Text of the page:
The Independent Voice of Southern Methodist University Since 1915

The Daily Campus

The Daily Campus

The Independent Voice of Southern Methodist University Since 1915

The Daily Campus

Quitting For Good


I need a second opinion. My mom has been a cigarette smoker most of her life much to everyone’s dismay. She’s tried and failed to quit several times over the course of my life. This past holiday, she admitted that the nicotine patches her doctor suggested didn’t work.

She claims that part of what makes quitting so difficult is the anxiety of her job as an ER nurse. I can understand that. The atmosphere is hectic in hospitals around New Jersey, especially now with the ongoing opioid crisis throughout the state. She apparently deals with overdoses every day.

Her birthday is next month, and I want to do something to help her quit. At first, I was thinking about signing her up for personal training. The hope was that, if she had to be more active, she’d either have to limit her smoking, or risk undermining her progress. However, I fear that it could be too much at once for her, so now I need help finding other alternatives.

It’s admirable that you’re trying to support your mom and her efforts to quit smoking. Your mom’s addiction sounds more complicated than most. The authors at explain that nicotine is the primary driver of most tobacco addiction. They also introduce the role of triggers, which are activities, feelings, or people linked to the act of smoking. Stressful situations like those that naturally arise in a hospital emergency room could most serve as triggers.

The context you provided seems to imply that your mom sees smoking cigarettes as an outlet from the unfolding events and circumstances around her. She probably believes that smoking reduces her anxiety. However, writer Salynn Boyles at WebMD explains that smoking doesn’t calm your nerves, despite what your brain tells you. However, the power of both the addiction and the dopamine rewards people experience from actively consuming the addictive substance overwhelms other emotions.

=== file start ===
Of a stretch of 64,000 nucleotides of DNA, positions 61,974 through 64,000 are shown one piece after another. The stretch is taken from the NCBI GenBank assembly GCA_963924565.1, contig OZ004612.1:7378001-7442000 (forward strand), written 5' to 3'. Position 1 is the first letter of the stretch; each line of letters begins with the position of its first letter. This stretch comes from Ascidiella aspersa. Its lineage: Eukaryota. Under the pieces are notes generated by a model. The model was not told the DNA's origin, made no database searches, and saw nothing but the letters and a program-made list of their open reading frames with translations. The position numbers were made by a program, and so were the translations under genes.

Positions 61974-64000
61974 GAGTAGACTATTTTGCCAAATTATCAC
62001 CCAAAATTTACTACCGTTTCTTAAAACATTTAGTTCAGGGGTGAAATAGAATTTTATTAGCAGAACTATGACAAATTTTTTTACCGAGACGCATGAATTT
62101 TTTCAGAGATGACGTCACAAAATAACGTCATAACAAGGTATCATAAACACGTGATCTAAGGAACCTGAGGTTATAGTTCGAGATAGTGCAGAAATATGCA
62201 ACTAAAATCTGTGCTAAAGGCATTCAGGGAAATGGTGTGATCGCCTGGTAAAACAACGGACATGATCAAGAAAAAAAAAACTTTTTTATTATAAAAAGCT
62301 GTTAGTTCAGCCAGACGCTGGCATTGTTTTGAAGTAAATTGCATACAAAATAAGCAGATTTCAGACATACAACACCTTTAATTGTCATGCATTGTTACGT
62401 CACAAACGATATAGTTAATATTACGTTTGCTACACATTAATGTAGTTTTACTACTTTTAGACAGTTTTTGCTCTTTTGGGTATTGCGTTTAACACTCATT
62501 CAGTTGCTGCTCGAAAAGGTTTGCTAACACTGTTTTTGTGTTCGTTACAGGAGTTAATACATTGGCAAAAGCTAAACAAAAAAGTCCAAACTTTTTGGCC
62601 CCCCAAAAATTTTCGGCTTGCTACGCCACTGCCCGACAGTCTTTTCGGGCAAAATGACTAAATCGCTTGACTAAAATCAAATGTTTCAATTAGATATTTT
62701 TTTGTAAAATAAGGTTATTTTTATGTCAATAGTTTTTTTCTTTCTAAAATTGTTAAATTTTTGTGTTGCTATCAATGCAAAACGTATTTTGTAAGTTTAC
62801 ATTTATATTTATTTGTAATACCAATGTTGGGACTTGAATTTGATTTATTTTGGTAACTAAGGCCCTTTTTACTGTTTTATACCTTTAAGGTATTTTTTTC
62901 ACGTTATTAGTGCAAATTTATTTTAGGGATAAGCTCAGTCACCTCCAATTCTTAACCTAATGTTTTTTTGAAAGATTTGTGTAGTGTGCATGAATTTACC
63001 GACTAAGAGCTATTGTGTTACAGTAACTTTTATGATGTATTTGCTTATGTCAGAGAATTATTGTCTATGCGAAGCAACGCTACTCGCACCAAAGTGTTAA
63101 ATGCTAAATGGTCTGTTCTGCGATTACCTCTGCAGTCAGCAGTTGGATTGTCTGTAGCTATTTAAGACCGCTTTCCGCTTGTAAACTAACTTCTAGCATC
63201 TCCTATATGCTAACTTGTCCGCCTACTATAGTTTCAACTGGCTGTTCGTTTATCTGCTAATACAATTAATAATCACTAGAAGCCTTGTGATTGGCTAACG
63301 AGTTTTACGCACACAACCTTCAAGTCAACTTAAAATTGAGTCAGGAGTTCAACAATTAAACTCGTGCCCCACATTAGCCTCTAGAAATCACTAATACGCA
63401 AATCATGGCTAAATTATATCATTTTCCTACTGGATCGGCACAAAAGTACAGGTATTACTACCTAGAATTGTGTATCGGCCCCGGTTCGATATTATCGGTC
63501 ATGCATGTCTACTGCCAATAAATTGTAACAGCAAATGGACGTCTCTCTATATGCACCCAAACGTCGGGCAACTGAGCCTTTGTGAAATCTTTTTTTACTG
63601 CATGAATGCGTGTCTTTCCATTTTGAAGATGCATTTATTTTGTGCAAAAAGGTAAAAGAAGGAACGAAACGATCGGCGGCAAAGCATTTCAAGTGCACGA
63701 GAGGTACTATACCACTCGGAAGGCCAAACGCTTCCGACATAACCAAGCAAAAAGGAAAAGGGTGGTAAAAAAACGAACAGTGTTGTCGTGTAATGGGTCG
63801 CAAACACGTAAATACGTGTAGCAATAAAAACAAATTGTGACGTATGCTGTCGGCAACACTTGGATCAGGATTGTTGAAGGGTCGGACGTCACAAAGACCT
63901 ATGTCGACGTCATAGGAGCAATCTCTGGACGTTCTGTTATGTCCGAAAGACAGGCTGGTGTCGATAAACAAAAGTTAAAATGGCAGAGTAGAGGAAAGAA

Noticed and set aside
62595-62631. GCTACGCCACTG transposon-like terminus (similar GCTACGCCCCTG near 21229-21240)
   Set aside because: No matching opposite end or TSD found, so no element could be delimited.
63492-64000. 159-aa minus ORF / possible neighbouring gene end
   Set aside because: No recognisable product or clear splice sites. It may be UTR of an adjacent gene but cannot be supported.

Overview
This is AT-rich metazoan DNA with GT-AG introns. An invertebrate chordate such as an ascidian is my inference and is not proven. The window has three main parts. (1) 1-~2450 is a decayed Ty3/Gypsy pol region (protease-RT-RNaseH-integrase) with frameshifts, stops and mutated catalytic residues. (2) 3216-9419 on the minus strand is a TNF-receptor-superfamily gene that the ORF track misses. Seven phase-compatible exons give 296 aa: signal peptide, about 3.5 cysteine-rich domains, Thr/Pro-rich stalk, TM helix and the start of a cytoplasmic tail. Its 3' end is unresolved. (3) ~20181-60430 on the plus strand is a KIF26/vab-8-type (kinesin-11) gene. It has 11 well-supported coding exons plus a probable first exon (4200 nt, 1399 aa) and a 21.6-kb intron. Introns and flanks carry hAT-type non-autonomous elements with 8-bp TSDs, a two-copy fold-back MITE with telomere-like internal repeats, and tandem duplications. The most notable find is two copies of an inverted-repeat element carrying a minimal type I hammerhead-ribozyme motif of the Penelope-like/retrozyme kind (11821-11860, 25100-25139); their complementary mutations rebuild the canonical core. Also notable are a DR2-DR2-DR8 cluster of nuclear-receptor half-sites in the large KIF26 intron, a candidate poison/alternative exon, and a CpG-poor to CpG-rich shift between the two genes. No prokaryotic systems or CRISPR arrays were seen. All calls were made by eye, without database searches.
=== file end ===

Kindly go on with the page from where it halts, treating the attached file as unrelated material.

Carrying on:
Regular physical activity would help motivate a smoker to quit, and emphasize the benefits. However, it doesn’t address the difficulties addicts face when trying to refrain. For instance, the longer an addict uses a substance, the more of it they require to achieve a state of normalcy. This ultimately means enduring more dramatic withdrawal symptoms if, or when, the addict decides to quit. That’s why doctors prefer to have addicts gradually wean off substances, rather than attempt quitting cold-turkey.

One suggestion that might fit this unique bill is proposing that your mom try e-cigarettes. Aggie Mika at The Scientist published a relevant article about what to consider when swapping cigarettes for vaping. She openly discloses that, although vaping isn’t without its risks, e-cigarettes pose fewer health detriments than conventional smoking. This could be advantageous for someone who not only seeks the nicotine fix, but also relishes the vanity act of smoking itself. Nicotine patches address the first criterion, but fail to effectively satisfy the craving for a physical manifestation.

Another pro to consider is that switching to vaping typically costs less than maintaining a conventional cigarette addiction. That alone might at least persuade your mom to make a sustained effort to ease off smoking with e-cigarettes. You can easily find cheap vape kits for beginners, either online or at local vape shops. The largest investment is upfront. However, unlike replacing costly packs of cigarettes each week, users can often get away with a single vape cartridge per week.

The best part about this plan is that it works well with other strategies. Your mom’s lung capacity and health will improve if she remains committed to e-cigarettes instead of traditional ones. That would then make it much easier to utilize personal fitness training.

“Your habits become your values, your values become your destiny.” – Mahatma Gandhi

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